Pop icon rejuvenates Algarve wine
- Wednesday 6 June 2001
The ever-young 60-year-old singer (pictured, right), who has some 30 albums to his name and has hardly been out of the charts since his first hit fronting the Shadows in 1958, has owned various properties in Albufeira in southern Portugal since the early 1960s.
He now owns an exquisite farmhouse-villa just outside the town. Three years ago he employed respected Australian winemaker David Baverstock (pictured, left) to supervise the planting of eight hectares of Shiraz, Aragonez and Trincadeira. The 2000 harvest has just been bottled, and the first commercial release is planned for 2002.
Richard – who enjoys wine but is not an expert – is delighted with the first samples, which are high in alcohol with sweet berry and spicy characters, soft tannins and a long finish. 'It's wonderful,' he said on the terrace overlooking his vineyards. 'To think that I am sitting here drinking wine that was grown just down there – amazing.'
Richard's efforts have not gone unnoticed (or unrewarded) by the local population – he has been given the keys to the city of Albufeira. 'They know all about me out here,' he said. 'I've been given the freedom of the city, which is something I'm very proud of.'
In addition to his work with Richard, winemaker Baverstock is also employed by the biggest estate in Portugal, Esporão in Alentejo. He trucks Richard's grapes to a facility near there to vinify. The singer, buoyed by the success of his venture, is thinking of extending his vineyard and building a winemaking facility.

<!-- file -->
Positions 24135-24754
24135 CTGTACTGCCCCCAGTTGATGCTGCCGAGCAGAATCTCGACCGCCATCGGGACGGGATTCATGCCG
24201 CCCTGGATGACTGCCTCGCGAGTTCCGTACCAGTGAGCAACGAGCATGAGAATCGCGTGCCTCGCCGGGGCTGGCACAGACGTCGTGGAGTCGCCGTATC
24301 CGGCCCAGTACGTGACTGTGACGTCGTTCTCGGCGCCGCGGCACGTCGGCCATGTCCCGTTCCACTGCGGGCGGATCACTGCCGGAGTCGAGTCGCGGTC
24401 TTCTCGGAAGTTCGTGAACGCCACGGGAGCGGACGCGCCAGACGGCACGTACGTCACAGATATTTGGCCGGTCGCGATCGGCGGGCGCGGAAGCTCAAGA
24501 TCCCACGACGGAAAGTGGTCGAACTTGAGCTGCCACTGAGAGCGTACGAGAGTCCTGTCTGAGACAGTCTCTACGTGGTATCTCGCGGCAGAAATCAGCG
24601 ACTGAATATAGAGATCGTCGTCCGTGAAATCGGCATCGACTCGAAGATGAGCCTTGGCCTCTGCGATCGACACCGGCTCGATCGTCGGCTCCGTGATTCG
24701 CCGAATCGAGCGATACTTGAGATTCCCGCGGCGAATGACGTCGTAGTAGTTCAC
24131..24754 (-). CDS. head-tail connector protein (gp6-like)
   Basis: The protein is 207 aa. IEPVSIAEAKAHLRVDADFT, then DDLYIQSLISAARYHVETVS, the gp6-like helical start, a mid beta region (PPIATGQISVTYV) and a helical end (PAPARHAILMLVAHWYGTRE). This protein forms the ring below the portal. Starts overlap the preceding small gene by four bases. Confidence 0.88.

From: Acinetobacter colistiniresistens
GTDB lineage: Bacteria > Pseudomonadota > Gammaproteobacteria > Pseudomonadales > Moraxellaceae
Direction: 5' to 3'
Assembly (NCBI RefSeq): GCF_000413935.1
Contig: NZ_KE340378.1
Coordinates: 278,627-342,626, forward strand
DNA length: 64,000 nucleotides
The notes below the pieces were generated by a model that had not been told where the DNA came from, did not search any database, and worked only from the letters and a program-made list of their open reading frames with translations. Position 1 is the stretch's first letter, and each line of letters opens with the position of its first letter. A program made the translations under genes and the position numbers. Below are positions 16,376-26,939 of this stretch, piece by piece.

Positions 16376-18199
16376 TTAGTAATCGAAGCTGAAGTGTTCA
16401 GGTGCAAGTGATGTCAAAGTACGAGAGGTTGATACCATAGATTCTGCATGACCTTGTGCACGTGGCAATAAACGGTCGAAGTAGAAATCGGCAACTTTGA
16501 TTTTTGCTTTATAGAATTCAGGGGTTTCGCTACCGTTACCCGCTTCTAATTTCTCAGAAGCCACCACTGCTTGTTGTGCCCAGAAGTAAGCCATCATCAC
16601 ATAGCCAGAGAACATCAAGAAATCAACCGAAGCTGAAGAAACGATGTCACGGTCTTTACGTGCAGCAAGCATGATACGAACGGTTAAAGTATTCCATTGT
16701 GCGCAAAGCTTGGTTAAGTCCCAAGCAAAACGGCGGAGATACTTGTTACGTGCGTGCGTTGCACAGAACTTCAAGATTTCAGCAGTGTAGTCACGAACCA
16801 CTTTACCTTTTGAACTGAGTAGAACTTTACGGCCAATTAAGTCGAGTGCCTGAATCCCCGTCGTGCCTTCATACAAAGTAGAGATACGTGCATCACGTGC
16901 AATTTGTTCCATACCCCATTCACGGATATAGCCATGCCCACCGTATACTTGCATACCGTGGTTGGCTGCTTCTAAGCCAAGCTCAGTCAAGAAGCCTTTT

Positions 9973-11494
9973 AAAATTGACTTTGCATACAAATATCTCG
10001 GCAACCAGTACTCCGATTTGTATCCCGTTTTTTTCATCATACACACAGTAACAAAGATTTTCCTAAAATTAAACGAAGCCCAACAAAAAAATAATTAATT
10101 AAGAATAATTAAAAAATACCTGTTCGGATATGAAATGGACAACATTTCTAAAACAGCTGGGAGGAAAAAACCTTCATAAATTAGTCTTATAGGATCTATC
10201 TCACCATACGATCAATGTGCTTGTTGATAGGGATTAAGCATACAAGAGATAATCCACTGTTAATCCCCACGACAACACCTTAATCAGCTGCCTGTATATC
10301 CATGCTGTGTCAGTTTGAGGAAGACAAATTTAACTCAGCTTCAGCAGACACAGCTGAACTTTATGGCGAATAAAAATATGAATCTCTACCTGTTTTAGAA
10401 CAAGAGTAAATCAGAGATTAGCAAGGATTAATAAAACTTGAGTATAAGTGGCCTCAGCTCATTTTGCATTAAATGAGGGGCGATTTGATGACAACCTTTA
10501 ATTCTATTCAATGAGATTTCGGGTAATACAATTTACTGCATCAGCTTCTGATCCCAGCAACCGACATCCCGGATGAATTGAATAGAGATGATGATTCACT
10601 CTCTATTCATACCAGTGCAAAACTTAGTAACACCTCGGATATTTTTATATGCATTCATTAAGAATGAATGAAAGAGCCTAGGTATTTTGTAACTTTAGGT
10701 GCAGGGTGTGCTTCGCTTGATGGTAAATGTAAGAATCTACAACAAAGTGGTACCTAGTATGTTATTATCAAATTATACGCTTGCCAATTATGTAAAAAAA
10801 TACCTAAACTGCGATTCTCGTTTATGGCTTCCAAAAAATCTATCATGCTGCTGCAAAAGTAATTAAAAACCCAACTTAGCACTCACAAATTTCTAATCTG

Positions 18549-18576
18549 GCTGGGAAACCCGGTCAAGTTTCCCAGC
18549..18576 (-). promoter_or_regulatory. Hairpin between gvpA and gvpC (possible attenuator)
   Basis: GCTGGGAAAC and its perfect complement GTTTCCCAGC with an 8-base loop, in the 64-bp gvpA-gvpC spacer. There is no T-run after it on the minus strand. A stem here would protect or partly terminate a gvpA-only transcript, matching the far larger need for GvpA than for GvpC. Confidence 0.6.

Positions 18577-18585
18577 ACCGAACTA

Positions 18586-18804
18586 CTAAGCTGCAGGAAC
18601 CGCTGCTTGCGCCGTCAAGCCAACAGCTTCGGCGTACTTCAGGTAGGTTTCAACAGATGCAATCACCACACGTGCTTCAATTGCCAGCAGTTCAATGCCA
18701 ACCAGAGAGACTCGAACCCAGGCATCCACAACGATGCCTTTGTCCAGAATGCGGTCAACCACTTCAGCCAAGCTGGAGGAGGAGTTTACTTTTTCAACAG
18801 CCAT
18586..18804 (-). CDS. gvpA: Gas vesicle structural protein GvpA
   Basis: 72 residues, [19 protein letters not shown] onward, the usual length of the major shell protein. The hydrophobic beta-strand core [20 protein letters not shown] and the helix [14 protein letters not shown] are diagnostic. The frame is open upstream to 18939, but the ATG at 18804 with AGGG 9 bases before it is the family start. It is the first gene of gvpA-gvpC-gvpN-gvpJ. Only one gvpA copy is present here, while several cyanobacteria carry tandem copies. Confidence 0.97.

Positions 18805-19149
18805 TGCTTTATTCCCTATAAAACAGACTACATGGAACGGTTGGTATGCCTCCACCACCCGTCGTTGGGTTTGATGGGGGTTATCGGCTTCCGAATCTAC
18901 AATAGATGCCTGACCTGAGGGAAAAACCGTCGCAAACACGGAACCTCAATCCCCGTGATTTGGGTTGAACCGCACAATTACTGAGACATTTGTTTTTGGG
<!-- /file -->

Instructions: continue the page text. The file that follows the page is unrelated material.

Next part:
The project has caused a renaissance in the Algarve, most of whose vineyards (in four separate DOCs) have long been grubbed up in favour of luxury villas and beach resorts. Baverstock says the soil is well drained and the climate is perfect and there is no reason why the region shouldn't produce excellent wine.
And now – impressed by what Richard is doing – serious winemakers like João Ramos from Alentejo are planning to start operations in the area. Richard's vineyard manager Amandio Caldinha, whose family have owned vineyards for generations but now farm cattle, said, 'It is a victory for us.'
There have been rumblings from the local cooperative, which feels that it should vinify rather than have the grapes trucked north, but Baverstock insists the only reason he does this is so he can keep an eye on the whole process from his base in Esperão.
Richard hasn't yet hit on a name for his wine. 'Quinta do Cliff' was an early rejection, as was 'Cliffhanger', and it now looks as if 'Vida Nova' may be the choice.
'It means New Life,' he said. 'That's new life for here, new life for the Algarve.'